On April 21st Google launched a search algorithm update that affects the mobile version of Google search results (what you see when you conduct a Google search on your mobile device). The updated algorithm increases the relevance of mobile-optimized websites in search results, and in effect, penalizes websites that it deems not mobile friendly. This change is not a surprise; Google announced it several months ago, but your search rankings will now start to feel the impact. 

What are the implications of this change?

As early as 2012, Google’s Multi-Screen World Study found that most searches - 65% - started on a mobile device. That trend has only accelerated since. So, if your website is not mobile-optimized, most of your potential traffic from Google search referrals will be negatively impacted. Since Google currently has over two-thirds of the search market, this update is a big deal, and should be a major consideration for your organic search engine optimization (SEO) efforts.

How does Google measure mobile friendliness?

Although Google keeps the details of its search and ranking algorithms closely guarded secrets, it has provided key high-level factors that impact rankings as far as web page mobile optimization is concerned:

  • Text has to be readable without tapping and zooming – so avoid fixed-size fonts or typography that doesn’t scale down well.
  • Tap targets (links, buttons, etc.) need to be spaced out appropriately – a finger on a touchscreen doesn’t have the precision of a mouse cursor on a computer screen.
  • Avoid unplayable content or horizontal scrolling – for example no fixed width tables or Adobe Flash content (of course you got rid of all your Flash content years ago…right?)
  • Page load speed – responsive design is great, but having your site configured to download, then hide, all of those awesome high res images through CSS isn’t the best approach and will definitely impact load speed; and watch for JavaScript bloat too.

The above points are just a quick summary. For more detailed info on what to do, and more importantly, what not to do, check out Google’s Mobile SEO Guide. Fortunately none of these guidelines are rocket science, they’re all common best practices for building great mobile-optimized websites.

But I already have a mobile-optimized site so I’m good, right?

Maybe. I’ve come across more than a few “mobile-optimized” sites that are far from ideal when it comes to actual usage on a touch screen device with a small screen. The most common issues tend to be typography and spacing - specifically font choices that are less readable as size decreases, and links, buttons and other targets that are not appropriately spaced. It’s really annoying when you can’t click on the appropriate menu item or link because those targets are all crammed together.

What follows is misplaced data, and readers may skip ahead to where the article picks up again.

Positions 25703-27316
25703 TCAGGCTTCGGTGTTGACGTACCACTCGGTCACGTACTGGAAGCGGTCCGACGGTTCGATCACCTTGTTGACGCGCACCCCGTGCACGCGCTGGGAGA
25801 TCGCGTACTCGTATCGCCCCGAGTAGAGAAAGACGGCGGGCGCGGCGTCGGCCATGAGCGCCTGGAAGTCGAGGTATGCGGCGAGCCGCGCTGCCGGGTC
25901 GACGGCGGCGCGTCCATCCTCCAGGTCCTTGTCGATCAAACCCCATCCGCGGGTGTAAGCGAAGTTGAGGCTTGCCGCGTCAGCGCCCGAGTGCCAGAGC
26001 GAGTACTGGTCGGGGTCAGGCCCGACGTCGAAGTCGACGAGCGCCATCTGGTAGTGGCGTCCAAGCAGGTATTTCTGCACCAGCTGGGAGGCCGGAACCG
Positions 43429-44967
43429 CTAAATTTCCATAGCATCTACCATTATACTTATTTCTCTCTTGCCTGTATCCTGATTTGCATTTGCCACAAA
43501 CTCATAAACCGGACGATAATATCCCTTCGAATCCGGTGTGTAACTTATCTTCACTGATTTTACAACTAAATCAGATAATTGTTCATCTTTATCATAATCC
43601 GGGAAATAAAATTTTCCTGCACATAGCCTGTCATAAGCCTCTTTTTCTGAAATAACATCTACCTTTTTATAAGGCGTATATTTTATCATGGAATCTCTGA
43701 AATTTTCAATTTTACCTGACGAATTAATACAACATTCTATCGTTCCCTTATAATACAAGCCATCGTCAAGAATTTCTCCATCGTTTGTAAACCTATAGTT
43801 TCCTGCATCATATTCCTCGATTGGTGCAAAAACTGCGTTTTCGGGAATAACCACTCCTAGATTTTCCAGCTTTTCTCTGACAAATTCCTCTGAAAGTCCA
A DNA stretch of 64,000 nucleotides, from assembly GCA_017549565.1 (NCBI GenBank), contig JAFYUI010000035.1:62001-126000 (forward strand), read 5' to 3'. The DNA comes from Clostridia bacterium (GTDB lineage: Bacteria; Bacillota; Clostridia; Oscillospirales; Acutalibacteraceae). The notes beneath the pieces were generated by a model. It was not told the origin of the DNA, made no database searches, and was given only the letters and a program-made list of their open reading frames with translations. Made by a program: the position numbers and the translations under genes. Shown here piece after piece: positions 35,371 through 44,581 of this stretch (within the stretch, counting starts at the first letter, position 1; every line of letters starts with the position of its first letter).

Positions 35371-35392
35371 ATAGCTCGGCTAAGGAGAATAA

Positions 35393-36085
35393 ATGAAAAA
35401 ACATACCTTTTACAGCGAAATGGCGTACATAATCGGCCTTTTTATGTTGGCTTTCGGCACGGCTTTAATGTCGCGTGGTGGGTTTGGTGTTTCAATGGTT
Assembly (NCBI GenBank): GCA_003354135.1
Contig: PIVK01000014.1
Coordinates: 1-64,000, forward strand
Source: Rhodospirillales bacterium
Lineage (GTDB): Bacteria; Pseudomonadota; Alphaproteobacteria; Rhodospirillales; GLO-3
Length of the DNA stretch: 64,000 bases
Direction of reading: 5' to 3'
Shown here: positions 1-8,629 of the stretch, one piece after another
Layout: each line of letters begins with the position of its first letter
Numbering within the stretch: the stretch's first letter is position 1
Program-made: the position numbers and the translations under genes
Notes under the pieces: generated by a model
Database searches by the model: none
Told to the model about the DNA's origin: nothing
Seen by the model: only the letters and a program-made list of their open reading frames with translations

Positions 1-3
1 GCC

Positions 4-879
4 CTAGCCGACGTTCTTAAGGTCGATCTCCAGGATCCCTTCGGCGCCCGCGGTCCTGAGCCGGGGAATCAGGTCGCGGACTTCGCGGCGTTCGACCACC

Page load speed is also a common issue. With faster cellular data connections, Retina screens and responsive design, we’re cramming more high resolution imagery and more complex JavaScript into web pages. All of this impacts both download and rendering speed. When building your site, focus on optimizing your JavaScript code and loading the appropriate image sizes based on your site visitor’s device resolution.

This is all useful info, but what should I do about it?

mobile friendly testFirst of all, understand how Google perceives the mobile friendliness of your website’s pages. Google has provided a Mobile Friendly Test tool that you can use to test the mobile friendliness of pages on your site (note that Google is evaluating/ranking the mobile friendliness of individual pages/URLs not entire websites). If this test identifies minor issues, Google provides resources and best practices for addressing them in its Mobile SEO Guide.

As always, keep an eye on your website analytics. If you see referral traffic from Google search or Google owned properties start to decrease, you know that you have a problem.

For more significant issues, this could be a great opportunity to redesign your website and create a fantastic user experience across all devices. To learn more about how SAI can help you reimagine your web presence or provide insight into your website analytics, get in touch, we’re here to help.